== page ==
A "visitor" is a real person, one set of eyeballs, looking at your Web site. Be
careful not to confuse "visit" and "visitor". Most of all DO NOT
confuse "hits" with visits or visitors. "Hits" are nothing more than a
bandwidth measure which means nothing to you. Learn the difference as many still
talk about hits only. More on Visits and Visitors
A "visit" is when one visitor comes to your Web
site. Because some people visit your site more than once during a reporting period, your
visit count should always be higher than your visitor count. The Online Advertising
Industry uses Web site visits, not hits or visitors, as the defacto standard metric
(measure). The "visit" is the common denominator in all traffic reporting
metrics and systems. More on Visits and Visitors
The amount of time the report covers. Traffic reports can be run in real time, every hour,
once a day, once a week, once a month, etc. The reports in this Web are for an 18 month
"page tagging", which is what Google Analytics is. The reason I do not use
that contains a combination of access, agent, and referrer data. Since applications like
Google A don't use traffic logs, I cannot retrieve and store certain data important to my
needs. It is true that both types of traffic reporting have their weaknesses and
strengths. The main problem with log-based reporting can be something called
"cache". For 2Cooleys that has not been an issue.
How, and where, your visitors found your site. Also known as "referrals" or
"finding methods". Clicks on links, banners, and search engines are all examples
of visit "sources". More on Visit Sources
Links, banners, search engines, etc. are all "online" advertising.
Print ads, brochures, radio and TV spots, sports shows, billboards, business cards,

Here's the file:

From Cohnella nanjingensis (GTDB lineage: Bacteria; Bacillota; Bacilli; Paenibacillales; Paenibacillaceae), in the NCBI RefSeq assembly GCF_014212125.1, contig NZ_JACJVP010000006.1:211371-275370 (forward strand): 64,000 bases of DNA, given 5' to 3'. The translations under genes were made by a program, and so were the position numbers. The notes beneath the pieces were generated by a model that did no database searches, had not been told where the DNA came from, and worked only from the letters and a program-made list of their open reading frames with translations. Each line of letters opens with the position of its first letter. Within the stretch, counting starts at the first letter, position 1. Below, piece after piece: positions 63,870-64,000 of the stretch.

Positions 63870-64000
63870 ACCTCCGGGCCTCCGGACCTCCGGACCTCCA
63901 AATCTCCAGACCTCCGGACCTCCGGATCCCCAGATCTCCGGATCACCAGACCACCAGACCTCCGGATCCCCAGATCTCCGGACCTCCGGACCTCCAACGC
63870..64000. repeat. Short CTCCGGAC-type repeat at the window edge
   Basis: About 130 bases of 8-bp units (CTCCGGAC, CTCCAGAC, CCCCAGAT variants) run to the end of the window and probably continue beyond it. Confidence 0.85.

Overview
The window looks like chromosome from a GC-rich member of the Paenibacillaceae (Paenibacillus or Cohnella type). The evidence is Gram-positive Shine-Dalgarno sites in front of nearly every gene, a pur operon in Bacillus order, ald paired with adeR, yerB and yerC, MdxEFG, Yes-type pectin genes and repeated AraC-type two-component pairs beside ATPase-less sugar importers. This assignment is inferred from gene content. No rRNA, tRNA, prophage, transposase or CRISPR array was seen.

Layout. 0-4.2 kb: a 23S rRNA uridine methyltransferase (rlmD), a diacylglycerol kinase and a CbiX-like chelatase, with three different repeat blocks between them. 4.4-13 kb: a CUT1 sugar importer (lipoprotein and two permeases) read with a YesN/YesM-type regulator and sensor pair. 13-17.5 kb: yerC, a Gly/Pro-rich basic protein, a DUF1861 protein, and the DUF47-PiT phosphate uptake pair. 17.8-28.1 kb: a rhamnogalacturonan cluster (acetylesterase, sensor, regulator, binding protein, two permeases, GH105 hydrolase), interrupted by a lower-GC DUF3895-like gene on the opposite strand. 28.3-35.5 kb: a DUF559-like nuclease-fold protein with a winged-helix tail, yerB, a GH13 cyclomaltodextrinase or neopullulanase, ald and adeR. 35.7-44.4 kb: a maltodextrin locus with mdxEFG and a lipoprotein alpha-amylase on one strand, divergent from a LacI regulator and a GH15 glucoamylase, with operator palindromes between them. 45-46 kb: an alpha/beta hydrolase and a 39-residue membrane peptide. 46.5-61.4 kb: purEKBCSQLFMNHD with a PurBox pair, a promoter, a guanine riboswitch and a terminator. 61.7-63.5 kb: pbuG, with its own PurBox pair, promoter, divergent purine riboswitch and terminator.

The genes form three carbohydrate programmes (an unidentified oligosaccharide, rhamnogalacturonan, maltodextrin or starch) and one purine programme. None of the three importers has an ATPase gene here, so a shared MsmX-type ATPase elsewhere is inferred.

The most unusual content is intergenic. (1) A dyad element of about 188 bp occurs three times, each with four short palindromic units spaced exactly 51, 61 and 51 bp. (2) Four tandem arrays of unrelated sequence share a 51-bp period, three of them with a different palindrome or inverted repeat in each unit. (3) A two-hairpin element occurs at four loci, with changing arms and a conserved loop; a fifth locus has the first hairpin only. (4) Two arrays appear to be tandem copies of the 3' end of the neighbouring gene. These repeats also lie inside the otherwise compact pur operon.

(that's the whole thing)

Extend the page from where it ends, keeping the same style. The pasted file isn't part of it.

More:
baseball caps, are examples of "offline" advertising. Hopefully you have
included your URL in all of these advertisements!
The Percentage Ranges
Ideal percentage ranges for each visit source metric are shown in bold red. The normal range
for each metric is given in the sentences following the red sentence. These percentage
ranges are what I have seen ever since 1995. While technology changes, human nature does
not. What these percentages track and indicate are people's response to technology. I have
seen very little deviation in these percentages since 1995. While the actual counts, the
numbers, for each metric rise, the percentages stay about the same, which is why the
percentages, not the actual counts, are so important.
In checking my math you'll discover that report percentages do not total exactly
100% but closer 99.98% or similar. Getting 100% takes going out four decimal places, which
takes up too much space in the table cells, and shows nothing of real value.
The abbreviation "NP" stands for "Not Participating", a
customer who is Not Participating in the Non-Profit organizations shown, and therefore
would not have any visits from that source.
A metric can be any type of analytical formula used to quantify financial,
demographic, or other data. (The term "metrics" was coined at the Harvard
Business School back in the 1970's during the venture capital heyday. It is now used
loosely to identify just about anything that has to do with numbers.) Metrics can be used
to identify and quantify emerging trends and patterns in a data set. For example, the
Search Engine "metric" is used to determine whether or not your Web site is
properly represented in the major search engines. More on
Written August 2008 by Gary Cooley